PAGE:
But we don't seem to be learning anything from these experiences, and it's been a wicked cycle of violence, presaged by John the Evangelist, as he wrote to early Christians: "He who does not love his brother abides in death."





& lt;span class= & quot;dropcap & quot; & S & lt;/span & orry, this isn't much of an uplifting holiday story. But it's hard to muster much cheer, as another Christmas has come, and we have soldiers on the front lines with no end in sight.





The Irish playwright George Bernard Shaw opposed World War I, and he might as well have been talking about 2006 when he wrote a friend about the 1914 Christmas Truce, which was widely reported. "It is all hallucination, this war spirit," Shaw wrote. "We all talk nonsense. German papers, French papers, English papers write the same article... tell the same lies, believe the same impossible stories."





At that time, Shaw was working on what would become one of his greatest works, Heartbreak House, which just finished a revival run on Broadway last week. In Charles Isherwood's review for the New York Times, he wrote that the time is ripe for the show again, and that, "Shaw indicted a culture saturated in false values, its most privileged citizens corrupted by idleness and indifference, content to drift toward the abyss.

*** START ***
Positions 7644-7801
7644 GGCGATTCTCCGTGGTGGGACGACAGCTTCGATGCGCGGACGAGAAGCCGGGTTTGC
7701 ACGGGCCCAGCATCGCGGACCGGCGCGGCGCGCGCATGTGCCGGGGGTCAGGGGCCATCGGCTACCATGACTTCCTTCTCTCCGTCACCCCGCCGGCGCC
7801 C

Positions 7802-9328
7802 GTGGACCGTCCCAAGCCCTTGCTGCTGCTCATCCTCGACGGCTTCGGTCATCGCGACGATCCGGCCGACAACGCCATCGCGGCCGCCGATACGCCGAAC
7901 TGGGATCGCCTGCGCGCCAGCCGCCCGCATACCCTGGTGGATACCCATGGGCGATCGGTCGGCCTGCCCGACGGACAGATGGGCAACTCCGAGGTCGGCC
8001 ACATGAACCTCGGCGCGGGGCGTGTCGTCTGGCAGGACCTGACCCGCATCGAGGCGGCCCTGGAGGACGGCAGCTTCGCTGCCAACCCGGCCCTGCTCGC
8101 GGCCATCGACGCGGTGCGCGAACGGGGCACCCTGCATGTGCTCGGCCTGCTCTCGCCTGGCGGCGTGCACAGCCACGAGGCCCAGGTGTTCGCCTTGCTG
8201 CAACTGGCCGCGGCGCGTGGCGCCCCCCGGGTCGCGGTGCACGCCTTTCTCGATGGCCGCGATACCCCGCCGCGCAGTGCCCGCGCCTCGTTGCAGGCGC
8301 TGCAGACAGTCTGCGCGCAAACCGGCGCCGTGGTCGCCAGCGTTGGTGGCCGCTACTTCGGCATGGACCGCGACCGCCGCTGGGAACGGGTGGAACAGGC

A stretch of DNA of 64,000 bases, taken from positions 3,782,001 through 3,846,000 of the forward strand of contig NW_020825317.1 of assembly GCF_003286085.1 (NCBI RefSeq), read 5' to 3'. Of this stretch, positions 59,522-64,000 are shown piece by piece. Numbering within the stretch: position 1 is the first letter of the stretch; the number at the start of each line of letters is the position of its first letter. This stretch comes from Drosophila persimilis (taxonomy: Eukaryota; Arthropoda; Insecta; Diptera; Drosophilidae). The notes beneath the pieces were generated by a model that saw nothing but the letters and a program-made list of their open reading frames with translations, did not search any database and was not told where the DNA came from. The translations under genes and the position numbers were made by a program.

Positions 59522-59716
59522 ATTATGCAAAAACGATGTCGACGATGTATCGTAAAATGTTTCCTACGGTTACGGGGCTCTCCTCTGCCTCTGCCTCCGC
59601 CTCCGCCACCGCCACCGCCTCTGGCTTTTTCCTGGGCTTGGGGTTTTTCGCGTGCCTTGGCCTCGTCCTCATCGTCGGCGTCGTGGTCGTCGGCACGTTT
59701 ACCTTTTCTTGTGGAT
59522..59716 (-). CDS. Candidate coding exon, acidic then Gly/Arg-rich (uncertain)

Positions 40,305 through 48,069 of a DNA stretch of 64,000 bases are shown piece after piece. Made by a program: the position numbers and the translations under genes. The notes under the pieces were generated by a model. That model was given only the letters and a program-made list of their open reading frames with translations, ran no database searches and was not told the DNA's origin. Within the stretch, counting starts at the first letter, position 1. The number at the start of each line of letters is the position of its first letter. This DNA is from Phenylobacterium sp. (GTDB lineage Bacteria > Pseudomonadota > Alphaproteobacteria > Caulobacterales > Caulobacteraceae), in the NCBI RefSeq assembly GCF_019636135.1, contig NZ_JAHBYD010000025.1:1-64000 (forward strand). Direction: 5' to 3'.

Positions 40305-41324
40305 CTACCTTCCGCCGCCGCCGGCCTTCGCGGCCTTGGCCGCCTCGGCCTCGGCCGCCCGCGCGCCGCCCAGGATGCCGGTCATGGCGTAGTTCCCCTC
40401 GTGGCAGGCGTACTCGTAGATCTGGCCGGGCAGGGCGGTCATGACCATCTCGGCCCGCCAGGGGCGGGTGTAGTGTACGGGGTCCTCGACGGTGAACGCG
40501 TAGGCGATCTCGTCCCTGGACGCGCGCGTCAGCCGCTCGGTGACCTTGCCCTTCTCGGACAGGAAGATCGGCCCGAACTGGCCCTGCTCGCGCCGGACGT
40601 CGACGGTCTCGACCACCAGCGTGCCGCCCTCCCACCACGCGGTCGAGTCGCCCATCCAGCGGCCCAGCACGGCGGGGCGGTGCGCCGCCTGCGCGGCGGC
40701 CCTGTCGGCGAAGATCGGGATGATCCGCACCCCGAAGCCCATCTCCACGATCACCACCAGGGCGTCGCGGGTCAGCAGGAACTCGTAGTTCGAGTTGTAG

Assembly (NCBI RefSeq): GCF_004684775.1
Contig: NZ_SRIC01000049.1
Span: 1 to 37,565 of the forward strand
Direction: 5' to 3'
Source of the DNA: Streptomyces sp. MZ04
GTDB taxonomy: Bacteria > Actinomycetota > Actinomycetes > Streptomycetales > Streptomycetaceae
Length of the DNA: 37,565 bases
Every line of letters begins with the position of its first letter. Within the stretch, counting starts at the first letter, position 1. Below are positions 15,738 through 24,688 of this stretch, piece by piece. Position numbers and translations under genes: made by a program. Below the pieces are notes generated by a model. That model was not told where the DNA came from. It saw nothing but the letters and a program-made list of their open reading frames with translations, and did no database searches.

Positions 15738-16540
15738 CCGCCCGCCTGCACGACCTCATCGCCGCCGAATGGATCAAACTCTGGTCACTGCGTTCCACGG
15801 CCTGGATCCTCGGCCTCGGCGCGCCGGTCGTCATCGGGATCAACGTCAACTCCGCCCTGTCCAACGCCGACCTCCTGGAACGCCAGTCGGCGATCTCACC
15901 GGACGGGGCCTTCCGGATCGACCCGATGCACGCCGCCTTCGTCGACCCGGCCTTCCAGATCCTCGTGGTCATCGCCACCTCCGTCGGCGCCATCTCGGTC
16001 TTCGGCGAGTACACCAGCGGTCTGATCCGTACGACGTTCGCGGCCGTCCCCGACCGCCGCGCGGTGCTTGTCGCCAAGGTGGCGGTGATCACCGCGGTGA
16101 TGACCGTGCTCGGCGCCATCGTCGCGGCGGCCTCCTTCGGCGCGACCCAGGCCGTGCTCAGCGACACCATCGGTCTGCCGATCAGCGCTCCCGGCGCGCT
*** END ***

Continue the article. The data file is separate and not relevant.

"Shaw surely meant it to shock his countrymen into an awareness of the possibly dire consequences of a continued political and moral paralysis."


Sound familiar?





For too long we have stayed in our trenches, listening to our leaders' increasingly shrill orders to stay down and do what we're told. We need to have faith that we can venture out into No Man's Land, both here at home, where there are still too many painful divisions, and out in the world. That's the only way to discover what we have in common with those we are taught to distrust or even hate. And it's the only way to cure indifference and stave off political and moral paralysis.





In 1914, a handful of misguided men threw a war, and a lasting peace almost broke out. And that's a Christmas story never to forget.